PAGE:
In a second experiment, the authors used surveillance video footage divided into discrete clips in which a single person is featured. The same person can appear in multiple clips, and the task was to retrieve all clips in which a query person appears. A colour histogram is used to represent a person. Sources of irrelevant variation include reflections, occlusions, and illumination. In this experiment, the data does come naturally in chunklets: each clip features a single person, so frames in the same clip from a chunklet. Figure 7 in the paper shows the results of k-nearest neighbour classification (not reproduced here for copyright reasons).

Second Paper: Bar-Hillel et al., 2003 <ref> A. Bar-Hillel, T. Hertz, N. Shental, and D. Weinshall, "Learning Distance Functions using Equivalence Relations," Proc. International Conference on Machine Learning (ICML), 2003, pp. 11-18. </ref>

In a subsequent work [2], Bar-Hillel et al. described how RCA can be shown to optimize an information theoretic criterion, and compared the performance of RCA with the approach proposed by Xing et al. [3].

Information Maximization

According to information theory, "when an input X is transformed into a new representation Y, we should seek to maximize the mutual information I(X, Y) between X and Y under suitable constraints" [2]. In adjustment learning, we can think of the objective to be to keep chunklet points close to each other in the transformed space. More formally:

[math]\max_{f \in F}I(X,Y) \quad s.t. \quad \frac{1}{p}\sum_{j=1}^k\sum_{i=1}^{n_j}||y_{ji} - m_j^y||^2 \le K[/math]

where f is a transformation function, mjy is the mean of chunklet j in the transformed space, p is the total number of chunklet points, and K is a constant.

To maximize I(X,Y), we can simply maximize the entropy of Y, H(Y). This is because I(X,Y) = H(Y) – H(Y|X), and H(Y|X) is constant since the transformation is deterministic. Intuitively, since the transformation is deterministic there is no uncertainty in Y if X is known.

Now we would like to express H(Y) in terms of H(X). If the transformation is invertible, we have py(y) = px(x) / |J(x)|, where J(x) is the Jacobian of the transformation. Therefore,

[math] \begin{align} H(Y) & = -\int_y p(y)\log p(y)\, dy \\ & = -\int_x p(x) \log \frac{p(x)}{|J(x)|} \, dx \\ & = H(X) + \langle \log |J(x)| \rangle_x \end{align} [/math]

Assuming a linear transformation Y = AX, the Jacobian is simply equal to the constant |A|. So to maximize I(X,Y), we can maximize H(Y), and maximizing H(Y) amounts to maximizing |A|. Hence, the optimization objective can be updated as

[math]\max_A |A| \quad s.t. \quad \frac{1}{p}\sum_{j=1}^k\sum_{i=1}^{n_j}||x_{ji} - m_j||^2_{A^tA} \le K[/math]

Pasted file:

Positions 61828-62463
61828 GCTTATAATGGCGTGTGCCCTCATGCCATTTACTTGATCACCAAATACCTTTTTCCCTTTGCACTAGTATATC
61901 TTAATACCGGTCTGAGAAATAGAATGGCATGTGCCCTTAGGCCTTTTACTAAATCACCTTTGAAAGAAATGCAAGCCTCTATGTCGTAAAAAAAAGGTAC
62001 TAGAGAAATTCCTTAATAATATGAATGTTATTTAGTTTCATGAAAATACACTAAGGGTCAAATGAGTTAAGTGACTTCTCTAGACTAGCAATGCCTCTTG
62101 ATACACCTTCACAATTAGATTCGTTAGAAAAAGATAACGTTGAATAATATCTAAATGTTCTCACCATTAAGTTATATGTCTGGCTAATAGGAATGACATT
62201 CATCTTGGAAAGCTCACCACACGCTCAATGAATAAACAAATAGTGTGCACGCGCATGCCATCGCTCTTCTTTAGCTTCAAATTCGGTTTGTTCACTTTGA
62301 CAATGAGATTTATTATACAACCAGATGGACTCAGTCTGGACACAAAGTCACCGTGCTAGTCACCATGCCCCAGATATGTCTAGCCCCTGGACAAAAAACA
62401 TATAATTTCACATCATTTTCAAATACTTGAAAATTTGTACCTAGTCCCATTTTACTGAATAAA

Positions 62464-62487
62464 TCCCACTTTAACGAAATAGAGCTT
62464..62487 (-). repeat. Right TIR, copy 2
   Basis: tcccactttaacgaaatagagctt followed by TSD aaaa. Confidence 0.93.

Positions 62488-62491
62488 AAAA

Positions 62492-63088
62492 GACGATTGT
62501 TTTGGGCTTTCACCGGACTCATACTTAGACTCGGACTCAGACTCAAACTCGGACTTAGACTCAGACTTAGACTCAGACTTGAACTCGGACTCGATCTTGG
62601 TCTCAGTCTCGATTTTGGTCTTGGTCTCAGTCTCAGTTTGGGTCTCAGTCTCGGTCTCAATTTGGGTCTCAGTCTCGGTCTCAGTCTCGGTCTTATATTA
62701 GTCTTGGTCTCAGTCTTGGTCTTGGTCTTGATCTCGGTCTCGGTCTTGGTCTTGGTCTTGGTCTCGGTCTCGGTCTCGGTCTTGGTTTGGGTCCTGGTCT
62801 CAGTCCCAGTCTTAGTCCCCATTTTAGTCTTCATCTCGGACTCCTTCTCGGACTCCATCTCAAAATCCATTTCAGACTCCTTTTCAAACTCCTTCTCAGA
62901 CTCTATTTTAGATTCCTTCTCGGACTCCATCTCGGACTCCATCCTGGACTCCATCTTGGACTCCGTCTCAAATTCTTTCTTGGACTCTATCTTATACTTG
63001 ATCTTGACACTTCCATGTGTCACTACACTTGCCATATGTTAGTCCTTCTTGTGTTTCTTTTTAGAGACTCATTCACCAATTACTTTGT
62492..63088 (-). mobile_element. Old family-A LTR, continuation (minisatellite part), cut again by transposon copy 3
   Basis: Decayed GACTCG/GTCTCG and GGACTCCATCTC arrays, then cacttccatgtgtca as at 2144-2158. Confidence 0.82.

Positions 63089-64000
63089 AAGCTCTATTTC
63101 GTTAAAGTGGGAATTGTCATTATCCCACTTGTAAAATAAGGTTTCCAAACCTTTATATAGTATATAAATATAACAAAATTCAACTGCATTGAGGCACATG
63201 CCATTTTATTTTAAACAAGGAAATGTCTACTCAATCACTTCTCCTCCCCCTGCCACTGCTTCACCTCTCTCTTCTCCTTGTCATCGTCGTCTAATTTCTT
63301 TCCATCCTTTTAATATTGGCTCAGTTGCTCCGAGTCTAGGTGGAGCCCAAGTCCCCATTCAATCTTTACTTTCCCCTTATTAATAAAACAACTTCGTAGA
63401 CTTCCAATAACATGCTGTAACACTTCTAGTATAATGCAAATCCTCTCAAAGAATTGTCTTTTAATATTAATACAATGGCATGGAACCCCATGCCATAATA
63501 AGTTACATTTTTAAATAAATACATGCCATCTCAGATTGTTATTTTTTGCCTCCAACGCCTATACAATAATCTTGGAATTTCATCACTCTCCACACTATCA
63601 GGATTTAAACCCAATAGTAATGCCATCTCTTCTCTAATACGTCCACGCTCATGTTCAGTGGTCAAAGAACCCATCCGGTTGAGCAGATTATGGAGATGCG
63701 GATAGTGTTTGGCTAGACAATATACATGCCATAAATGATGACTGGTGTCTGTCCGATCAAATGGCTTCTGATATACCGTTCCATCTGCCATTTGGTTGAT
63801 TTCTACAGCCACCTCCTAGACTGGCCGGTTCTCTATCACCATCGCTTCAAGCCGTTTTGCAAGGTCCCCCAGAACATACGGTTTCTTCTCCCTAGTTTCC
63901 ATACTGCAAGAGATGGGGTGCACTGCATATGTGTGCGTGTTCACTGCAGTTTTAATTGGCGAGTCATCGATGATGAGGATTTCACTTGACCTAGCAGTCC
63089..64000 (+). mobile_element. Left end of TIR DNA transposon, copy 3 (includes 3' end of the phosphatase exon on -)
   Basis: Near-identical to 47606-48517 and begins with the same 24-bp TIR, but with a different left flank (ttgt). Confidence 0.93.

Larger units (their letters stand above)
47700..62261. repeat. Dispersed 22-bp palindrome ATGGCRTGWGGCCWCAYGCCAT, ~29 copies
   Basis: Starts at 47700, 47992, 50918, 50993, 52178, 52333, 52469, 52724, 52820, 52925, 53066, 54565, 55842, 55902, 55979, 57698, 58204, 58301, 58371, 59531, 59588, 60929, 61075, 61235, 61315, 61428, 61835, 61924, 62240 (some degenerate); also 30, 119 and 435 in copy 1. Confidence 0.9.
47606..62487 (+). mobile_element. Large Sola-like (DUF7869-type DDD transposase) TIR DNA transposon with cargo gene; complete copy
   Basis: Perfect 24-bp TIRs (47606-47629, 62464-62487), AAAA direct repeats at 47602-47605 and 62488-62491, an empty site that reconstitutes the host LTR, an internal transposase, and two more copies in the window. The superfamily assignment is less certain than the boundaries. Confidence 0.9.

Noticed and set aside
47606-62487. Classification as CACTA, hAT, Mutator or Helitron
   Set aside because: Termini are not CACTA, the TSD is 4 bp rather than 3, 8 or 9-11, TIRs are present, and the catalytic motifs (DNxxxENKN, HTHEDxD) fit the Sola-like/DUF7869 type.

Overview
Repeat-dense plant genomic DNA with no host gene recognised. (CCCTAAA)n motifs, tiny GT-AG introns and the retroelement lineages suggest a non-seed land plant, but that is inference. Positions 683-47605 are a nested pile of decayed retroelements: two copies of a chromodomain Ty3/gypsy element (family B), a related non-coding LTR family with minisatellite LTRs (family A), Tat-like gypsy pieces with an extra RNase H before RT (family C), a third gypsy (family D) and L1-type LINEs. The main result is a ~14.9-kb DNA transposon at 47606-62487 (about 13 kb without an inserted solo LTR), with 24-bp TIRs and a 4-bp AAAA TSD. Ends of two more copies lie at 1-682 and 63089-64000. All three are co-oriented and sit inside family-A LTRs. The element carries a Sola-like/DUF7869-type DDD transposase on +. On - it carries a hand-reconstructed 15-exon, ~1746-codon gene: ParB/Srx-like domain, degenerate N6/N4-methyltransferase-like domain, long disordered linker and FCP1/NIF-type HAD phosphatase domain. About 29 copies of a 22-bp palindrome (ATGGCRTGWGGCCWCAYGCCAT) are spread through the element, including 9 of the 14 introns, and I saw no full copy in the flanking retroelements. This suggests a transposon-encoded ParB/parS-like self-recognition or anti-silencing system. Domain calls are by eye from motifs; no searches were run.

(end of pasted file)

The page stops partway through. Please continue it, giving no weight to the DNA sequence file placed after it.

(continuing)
This can also be expressed in terms of the Mahalanobis distance matrix B = AtA as follows, noting that log |A| = (1/2) log |B|.

[math]\max_B |B| \quad s.t. \quad \frac{1}{p}\sum_{j=1}^k\sum_{i=1}^{n_j}||x_{ji} - m_j||^2_B \le K , \quad B \gt 0[/math]

The solution to this problem is [math]B = \tfrac{K}{N} \hat{C}^{-1}[/math], where [math]\hat{C}[/math] is the chunklet scatter matrix calculated in Step 1 of RCA. Thus, RCA gives the optimal Mahalanobis distance matrix up to a scale factor.


Within-Chunklet Distance Minimization

In addition, RCA minimizes the sum of within-chunklet squared distances. If we consider the optimization problem

[math]\min_B \frac{1}{p}\sum_{j=1}^k\sum_{i=1}^{n_j}||x_{ji} - m_j||^2_B \quad s.t. \quad |B| \ge 1[/math]

then it can be shown that RCA once again gives the optimal Mahalanobis distance matrix up to a scale factor. This property suggests a natural comparison with Xing et al.’s method, which similarly learns a distance metric based on similarity side information. Xing et al.’s method assumes side information in the form of pairwise similarities and dissimilarities, and seeks to optimize

[math]\min_B \sum_{(x_1,x_2) \in S} ||x_1 - x_2||^2_B \quad s.t. \sum_{(x_1,x_2) \in D} ||x_1 - x_2||_B \ge 1 , \quad B \ge 0 [/math]

where S contains similar pairs and D contains dissimilar pairs. Comparing to the preceding optimization problem, if all chunklets have size 2 (i.e. the chunklets are just pairwise similarities), the objective function is the same up to a scale factor.

The authors compared the clustering performance of RCA with Xing et al.’s method <ref> E. Xing, A. Ng, M. Jordan, and S. Russell, "Distance metric learning with application to clustering with side-information", Advances in Neural Information Processing Systems, 2002. </ref> using six of the UC Irvine datasets. Clustering performance was measured using a normalized accuracy score defined as

[math]\sum_{i \gt j}\frac{1 \lbrace 1 \lbrace c_i = c_j \rbrace = 1 \lbrace \hat{c}_i = \hat{c}_j \rbrace \rbrace}{0.5m(m-1)}[/math]

where 1{ } is the indicator function, [math]\hat{c}[/math] is the assigned cluster, and c is the true cluster. The score may be interpreted as the probability of correctly assigning two randomly drawn points.

Overall, RCA yielded an improvement over regular K-means and showed comparable performance to Xing et al.’s method, however RCA is more computationally efficient as it works with closed-form expressions while Xing et al.’s method requires iterative gradient descent.

Suggestions/Critique